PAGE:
Factors The Judge Should Consider

Each of the aforementioned factors do not apply to every single case. Some factors
are more important and others are less important depending on the facts of a particular case.
It is hopeful that we can work out a negotiated settlement regarding equitable distribution.
Most cases are resolved through a settlement. However, if we cannot settle and we have to
litigate those issues, the trial court is mandated to make certain specific findings of fact. It will
be helpful to start organizing the facts regarding what the court has to find. Those findings of
facts are founds in Florida Statute 61.075(3)(1) and are as follows:

  • (a) Clear identification of non-marital assets and ownership interests;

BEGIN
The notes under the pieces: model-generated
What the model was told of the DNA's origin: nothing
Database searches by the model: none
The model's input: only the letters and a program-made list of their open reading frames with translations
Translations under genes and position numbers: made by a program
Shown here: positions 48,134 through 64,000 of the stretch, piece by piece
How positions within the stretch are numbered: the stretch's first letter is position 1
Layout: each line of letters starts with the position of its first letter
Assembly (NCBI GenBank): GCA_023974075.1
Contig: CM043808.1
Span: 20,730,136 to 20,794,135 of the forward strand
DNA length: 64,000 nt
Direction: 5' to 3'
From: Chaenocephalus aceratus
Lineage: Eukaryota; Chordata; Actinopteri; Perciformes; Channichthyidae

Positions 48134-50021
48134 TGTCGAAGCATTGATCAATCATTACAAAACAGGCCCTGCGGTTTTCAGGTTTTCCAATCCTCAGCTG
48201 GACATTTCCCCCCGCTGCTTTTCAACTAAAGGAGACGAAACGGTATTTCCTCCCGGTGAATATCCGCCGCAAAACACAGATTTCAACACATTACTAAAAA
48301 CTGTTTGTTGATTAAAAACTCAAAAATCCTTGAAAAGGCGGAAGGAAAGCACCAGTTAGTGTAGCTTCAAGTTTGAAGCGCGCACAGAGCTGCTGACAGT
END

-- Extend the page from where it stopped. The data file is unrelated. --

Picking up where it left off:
• (b) Identification of marital assets, including the individual valuation of significant
    assets, and designation of which spouse shall be entitled to each asset;
  • (c) Identification of the marital liabilities and designation of which spouse shall be
    responsible for each liability;
  • (d) Any other findings necessary to advise the parties or the reviewing court of the
    trial court’s rationale for the distribution of marital assets and allocation of
    liabilities.

About the Author

Stephen Butter